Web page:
Flamingo with wings spread wide

Practice being in uncertainty

Gratitude 31/40

I resist the urge to check my email, check my phone, but I’m failing. In the last 24 hours I did two tests whose results should get me closer to a diagnosis, and very soon the results will land in my inbox. I don’t like this grasping feeling I have. And yet, here it is. I really, really, really want to know.

In a class Marc and I teach on social change, we underscore the importance of developing a capacity to dwell in uncertainty. When this health thing started to unravel, I lit a candle and placed next to it a ceramic bowl that my partner made. I wanted to enter this passage prayerfully. I placed things in the bowl that I might need along the journey, like the picture of a saint. And I surrendered things that might not serve me, like this grasping-way-of-needing-to-know-to-feel-okay.

But being intentional about accepting uncertainty is not enough for me. In this moment my body bristles with frustration only a test result will soothe. I want to, no, I need to know. When the email flashes in, I call my colleague Marc over and we open it. It’s not helpful. In short it says that this was the wrong CT scan to test for thymoma. And the blood test never shows up in my online portal.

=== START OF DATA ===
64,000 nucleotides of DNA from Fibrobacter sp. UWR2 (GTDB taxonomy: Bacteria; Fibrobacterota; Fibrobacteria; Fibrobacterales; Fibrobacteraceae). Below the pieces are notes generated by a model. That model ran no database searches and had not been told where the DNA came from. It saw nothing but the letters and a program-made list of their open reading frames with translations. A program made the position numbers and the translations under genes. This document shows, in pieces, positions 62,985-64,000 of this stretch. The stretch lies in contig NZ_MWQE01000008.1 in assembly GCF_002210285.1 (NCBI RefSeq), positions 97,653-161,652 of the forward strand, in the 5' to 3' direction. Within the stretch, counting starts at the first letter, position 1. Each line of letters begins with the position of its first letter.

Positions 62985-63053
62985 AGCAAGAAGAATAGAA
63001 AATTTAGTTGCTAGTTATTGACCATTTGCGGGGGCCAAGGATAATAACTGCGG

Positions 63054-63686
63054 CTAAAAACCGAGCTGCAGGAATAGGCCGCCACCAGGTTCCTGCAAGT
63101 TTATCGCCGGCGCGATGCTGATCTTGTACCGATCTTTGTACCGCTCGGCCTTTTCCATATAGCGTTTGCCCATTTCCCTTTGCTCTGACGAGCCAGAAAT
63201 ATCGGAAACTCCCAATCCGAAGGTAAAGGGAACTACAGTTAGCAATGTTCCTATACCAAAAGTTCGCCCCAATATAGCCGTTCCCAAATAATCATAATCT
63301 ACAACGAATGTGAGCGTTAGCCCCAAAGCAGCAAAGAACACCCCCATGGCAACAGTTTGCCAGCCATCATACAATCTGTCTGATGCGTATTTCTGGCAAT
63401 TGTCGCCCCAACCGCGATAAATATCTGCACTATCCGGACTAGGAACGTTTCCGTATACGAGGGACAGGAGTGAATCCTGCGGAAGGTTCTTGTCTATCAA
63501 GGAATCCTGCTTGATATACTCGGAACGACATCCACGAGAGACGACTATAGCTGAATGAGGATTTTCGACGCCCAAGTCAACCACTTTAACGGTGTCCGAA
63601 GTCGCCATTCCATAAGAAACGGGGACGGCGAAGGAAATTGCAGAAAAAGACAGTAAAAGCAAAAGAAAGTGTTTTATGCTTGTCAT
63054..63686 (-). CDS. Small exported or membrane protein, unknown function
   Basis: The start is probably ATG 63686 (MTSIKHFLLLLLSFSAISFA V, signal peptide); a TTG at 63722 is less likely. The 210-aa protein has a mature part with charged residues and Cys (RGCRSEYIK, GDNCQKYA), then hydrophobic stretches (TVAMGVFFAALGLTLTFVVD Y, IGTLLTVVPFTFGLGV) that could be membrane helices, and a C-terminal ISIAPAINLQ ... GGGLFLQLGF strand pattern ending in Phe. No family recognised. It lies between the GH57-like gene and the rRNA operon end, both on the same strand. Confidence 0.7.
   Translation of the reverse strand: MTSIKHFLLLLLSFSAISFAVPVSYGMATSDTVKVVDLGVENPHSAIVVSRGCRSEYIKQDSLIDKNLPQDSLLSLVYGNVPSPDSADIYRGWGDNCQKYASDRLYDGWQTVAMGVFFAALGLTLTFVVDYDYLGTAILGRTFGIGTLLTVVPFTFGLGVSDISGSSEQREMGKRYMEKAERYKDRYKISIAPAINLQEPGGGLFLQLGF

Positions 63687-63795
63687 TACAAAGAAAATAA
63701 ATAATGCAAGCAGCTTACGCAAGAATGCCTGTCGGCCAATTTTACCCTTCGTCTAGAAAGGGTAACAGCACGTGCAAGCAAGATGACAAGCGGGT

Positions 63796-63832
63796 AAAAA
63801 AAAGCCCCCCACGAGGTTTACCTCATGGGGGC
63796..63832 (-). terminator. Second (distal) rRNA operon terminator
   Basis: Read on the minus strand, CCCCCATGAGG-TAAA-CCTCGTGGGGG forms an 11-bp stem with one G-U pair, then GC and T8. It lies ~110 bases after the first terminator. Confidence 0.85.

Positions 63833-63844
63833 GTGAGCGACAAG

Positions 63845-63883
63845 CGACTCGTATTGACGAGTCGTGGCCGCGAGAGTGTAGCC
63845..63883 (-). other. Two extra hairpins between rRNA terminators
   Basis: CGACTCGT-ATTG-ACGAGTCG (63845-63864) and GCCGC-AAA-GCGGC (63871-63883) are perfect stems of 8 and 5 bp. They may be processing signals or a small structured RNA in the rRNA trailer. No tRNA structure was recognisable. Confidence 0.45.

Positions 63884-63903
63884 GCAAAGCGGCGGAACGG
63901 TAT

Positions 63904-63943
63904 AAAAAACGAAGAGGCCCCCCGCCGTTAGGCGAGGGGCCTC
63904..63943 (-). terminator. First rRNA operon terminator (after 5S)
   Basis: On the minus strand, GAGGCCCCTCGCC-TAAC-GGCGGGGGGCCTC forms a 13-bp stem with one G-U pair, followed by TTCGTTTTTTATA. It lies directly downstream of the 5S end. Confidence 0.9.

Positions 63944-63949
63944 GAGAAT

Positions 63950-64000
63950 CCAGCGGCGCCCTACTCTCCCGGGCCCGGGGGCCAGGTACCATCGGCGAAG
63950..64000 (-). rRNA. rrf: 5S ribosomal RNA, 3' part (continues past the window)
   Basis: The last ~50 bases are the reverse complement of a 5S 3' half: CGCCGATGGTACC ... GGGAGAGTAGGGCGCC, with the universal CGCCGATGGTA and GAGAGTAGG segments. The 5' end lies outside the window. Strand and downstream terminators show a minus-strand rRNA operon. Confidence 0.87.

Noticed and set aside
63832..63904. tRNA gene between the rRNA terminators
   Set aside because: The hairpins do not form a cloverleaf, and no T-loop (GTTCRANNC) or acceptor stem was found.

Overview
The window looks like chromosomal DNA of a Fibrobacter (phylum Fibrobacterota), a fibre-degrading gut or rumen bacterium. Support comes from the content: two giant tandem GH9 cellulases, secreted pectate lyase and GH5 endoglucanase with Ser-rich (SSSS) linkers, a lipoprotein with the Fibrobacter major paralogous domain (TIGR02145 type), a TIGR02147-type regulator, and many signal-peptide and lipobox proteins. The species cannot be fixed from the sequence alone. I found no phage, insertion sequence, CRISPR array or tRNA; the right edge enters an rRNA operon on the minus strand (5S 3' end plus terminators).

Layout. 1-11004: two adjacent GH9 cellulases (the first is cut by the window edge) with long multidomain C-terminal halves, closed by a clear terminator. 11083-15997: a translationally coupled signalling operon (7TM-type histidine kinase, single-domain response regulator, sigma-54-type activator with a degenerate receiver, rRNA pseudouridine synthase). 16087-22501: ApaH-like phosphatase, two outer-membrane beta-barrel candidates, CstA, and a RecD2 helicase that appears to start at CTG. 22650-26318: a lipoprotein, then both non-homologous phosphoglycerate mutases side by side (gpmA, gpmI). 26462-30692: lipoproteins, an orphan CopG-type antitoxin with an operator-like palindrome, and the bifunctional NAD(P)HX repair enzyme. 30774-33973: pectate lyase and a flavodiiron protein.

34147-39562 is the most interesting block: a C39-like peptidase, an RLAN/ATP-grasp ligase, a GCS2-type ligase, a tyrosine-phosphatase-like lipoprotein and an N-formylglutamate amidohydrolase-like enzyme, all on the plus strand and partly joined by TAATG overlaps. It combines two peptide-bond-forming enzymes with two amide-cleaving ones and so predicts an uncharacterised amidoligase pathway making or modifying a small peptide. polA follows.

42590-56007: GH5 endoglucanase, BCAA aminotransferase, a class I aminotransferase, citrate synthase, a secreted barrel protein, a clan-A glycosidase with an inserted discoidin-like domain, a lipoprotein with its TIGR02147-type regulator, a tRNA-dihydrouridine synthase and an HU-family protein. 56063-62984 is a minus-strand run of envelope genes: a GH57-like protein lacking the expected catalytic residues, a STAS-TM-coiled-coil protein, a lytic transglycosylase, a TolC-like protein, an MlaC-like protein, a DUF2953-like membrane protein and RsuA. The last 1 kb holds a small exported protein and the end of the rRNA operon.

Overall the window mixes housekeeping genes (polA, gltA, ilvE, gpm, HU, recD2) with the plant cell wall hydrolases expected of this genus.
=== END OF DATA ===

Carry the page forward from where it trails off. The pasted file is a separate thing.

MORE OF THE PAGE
In that moment I lose my composure. If I were a toddler, I’d head straight for the floor and fling my arms and legs around. I don’t. I stand and speak through my tears, “I just want the tests to tell me I have MG and then say, ‘take this medicine’ so that I can have my old life back.”

When things feel so out of control, many people seek certainty merchants—strong figures that offer a simple story and clear solution (thanks Sonia Blignaut). In this moment I too seek the comfort of certainty and it is a moment-to-moment practice to shift my attention toward what is still stable right here, right now.

I go for that second blood test, the one I hope would give me some certainty. On the way back I bump into a neighbor and we talk about the desire for certitude.

“Diagnoses are good,” she says. “I love them. It’s like feeling shitty thinking I’m bi-polar but then I realize it’s just PMS.”

We laugh. Ah, this thing of knowing and not-knowing, this thing of being human.